Talking about your modelling days, while you did a fair amount of conventional stuff, you also did some path-breaking shoots like the glam rock one with Tapu Javeri.
For me the shoots were my art, it was my way of expressing myself as an artist. I went on an incredible journey with Tapu Javeri. The work we did reflects how close we were. If my house was burning Tapu would be on speed dial. Many of the other photographers in my early days bullied me. For them I was this dumpy kid from Lahore. It was always Vinny or Iraj they preferred. But they constantly tried to pit us against each other. The night I won the Lux Style Award was when I finally got my due. It was liberating.
What was it like when you got to New York? What did you do for money?
New York brought clarity to my life. Bloomingdales was the second job I applied for and I got it. I am a luxury specialist. I collaborate with Chanel, Dior and all the luxury brands on the fourth floor. We curate wardrobes for exclusive clients and stylists. The training for the job is rigorous and endless. You constantly attend fashion seminars. You spend time at Chanel HQ learning the two hundred steps it takes to make a Chanel shoe. You begin to understand all the dynamics of the business, the thematic contents of a collection. I always loved fashion but it was only in New York that I understood it. The work is global. You’re dealing with clients who fly in from Buenos Aires or St Petersburg to buy an entire season. I have my own client book which I have built up over three years. We’re not allowed to say who but at the last Met Ball we managed to source a stunning pair of architectural Fendi shoes from the runway for a celebrity client. She was a sensation! It’s like being given a canvas to paint.
How tough was it for a Pakistani girl to make it in New York?
You have to use your wits. You must have faith in yourself. At the end of the day it wasn’t anybody’s sifarish or someone’s maama or aunty putting in a good word for me. I got it on my own merit.
How did your friends respond?
My real friends have been very supportive. In Pakistan maybe I was bored and needed something to keep me busy but I don’t need 700 friends any more.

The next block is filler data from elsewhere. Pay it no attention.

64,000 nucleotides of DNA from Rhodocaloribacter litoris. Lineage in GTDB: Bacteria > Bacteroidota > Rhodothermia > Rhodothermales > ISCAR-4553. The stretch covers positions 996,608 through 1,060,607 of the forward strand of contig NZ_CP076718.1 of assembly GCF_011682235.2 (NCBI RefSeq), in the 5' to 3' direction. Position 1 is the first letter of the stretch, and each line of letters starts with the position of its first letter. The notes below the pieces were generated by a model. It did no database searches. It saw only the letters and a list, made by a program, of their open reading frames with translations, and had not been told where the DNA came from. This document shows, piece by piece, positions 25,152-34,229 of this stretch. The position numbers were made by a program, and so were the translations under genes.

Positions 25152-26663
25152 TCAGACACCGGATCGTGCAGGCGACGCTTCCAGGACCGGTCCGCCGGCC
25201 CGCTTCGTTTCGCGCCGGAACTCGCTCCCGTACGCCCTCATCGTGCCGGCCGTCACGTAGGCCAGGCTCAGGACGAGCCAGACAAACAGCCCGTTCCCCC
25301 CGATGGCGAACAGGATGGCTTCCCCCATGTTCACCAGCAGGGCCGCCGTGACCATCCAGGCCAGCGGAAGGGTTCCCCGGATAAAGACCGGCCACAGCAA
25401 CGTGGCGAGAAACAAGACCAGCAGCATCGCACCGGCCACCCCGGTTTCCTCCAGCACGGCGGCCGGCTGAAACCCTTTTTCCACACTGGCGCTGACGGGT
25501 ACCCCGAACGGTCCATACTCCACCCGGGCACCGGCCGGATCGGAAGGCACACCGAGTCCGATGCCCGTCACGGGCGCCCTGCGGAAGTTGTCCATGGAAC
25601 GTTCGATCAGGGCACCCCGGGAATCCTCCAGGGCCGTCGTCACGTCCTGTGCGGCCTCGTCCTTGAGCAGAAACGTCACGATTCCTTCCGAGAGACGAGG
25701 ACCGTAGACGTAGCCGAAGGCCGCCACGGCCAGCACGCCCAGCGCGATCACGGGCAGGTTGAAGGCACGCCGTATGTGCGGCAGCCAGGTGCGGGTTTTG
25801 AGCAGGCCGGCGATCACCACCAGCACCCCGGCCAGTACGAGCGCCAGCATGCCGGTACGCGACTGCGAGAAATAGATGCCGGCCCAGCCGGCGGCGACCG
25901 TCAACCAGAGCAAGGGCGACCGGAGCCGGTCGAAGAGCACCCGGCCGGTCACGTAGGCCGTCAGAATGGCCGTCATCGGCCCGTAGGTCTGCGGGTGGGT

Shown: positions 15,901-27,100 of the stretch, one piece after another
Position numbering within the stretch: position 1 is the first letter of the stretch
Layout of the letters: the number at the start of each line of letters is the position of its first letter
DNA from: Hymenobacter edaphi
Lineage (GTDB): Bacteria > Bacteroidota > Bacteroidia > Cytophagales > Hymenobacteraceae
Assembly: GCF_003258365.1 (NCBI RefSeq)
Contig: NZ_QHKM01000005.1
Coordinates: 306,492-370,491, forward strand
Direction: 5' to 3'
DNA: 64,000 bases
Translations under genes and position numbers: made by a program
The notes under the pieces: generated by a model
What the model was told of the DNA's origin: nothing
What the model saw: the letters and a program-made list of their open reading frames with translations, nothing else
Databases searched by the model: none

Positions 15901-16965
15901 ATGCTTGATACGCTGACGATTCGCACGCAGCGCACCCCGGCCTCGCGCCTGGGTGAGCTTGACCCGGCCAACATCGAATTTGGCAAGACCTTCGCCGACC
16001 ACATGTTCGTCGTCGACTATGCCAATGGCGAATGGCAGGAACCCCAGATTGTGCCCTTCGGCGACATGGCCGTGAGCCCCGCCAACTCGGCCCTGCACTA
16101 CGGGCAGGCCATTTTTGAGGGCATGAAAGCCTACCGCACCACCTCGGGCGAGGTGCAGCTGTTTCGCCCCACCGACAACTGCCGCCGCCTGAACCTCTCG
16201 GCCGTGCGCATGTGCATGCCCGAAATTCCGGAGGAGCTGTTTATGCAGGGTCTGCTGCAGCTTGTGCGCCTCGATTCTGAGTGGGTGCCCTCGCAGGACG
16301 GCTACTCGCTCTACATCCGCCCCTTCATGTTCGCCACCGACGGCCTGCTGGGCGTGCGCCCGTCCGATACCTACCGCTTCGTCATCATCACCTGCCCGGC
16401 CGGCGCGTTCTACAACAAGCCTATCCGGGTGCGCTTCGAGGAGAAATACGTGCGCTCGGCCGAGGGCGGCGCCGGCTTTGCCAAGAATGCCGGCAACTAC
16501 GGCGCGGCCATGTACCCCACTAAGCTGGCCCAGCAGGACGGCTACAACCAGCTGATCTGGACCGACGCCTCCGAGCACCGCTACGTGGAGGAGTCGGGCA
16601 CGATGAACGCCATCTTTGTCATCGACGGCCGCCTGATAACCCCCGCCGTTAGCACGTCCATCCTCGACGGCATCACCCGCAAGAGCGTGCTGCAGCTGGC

Have you ever thought of doing a project in Pakistan – things have changed substantially since you left…
I’ve never wanted to go back with my tail between my legs. Though some thought I should when Ammar and I broke up. They said oh you’re still young, you can get married again and have children. But I wasn’t looking to grow babies. I wanted to grow up.
You’ve also had a very contentious relationship with your father, the politician Ghulam Mustafa Khar?
Here’s the thing – I think we’re both finally at peace. I had to do a little bit of growing up and realize everyone can’t be exactly who you want them to be. People have said really crappy things about my father but I also know we love each other and at the end of the day that’s what really matters. There would be times when my father would call me out of the blue when I was really having a terrible time. When you’re a supermodel everyone allows you to misbehave. It’s time to heal – you can’t be angry all your life.
I wanted to ask you about body image. You’ve been all sizes.
The skinniest I’ve been is when I first started dating Ammar. That’s the hottest I’d ever looked and it was also the time I was the unhappiest and really struggling with some demons. I had to look into the mirror and say, Aaminah is this really how you want to be? Be it eating or substance abuse. I didn’t like whom I had become. I learnt to be nicer to myself. And if that meant not being a size zero or a size four then so be it. And if that means I’m a curvy woman and I can’t possibly squeeze into the clothes that I wore then that’s okay. The world isn’t going to collapse. Your worth isn’t dependent on the adulation you get from others. We all change. Aaminah Haq at 42 is not what she was at 25.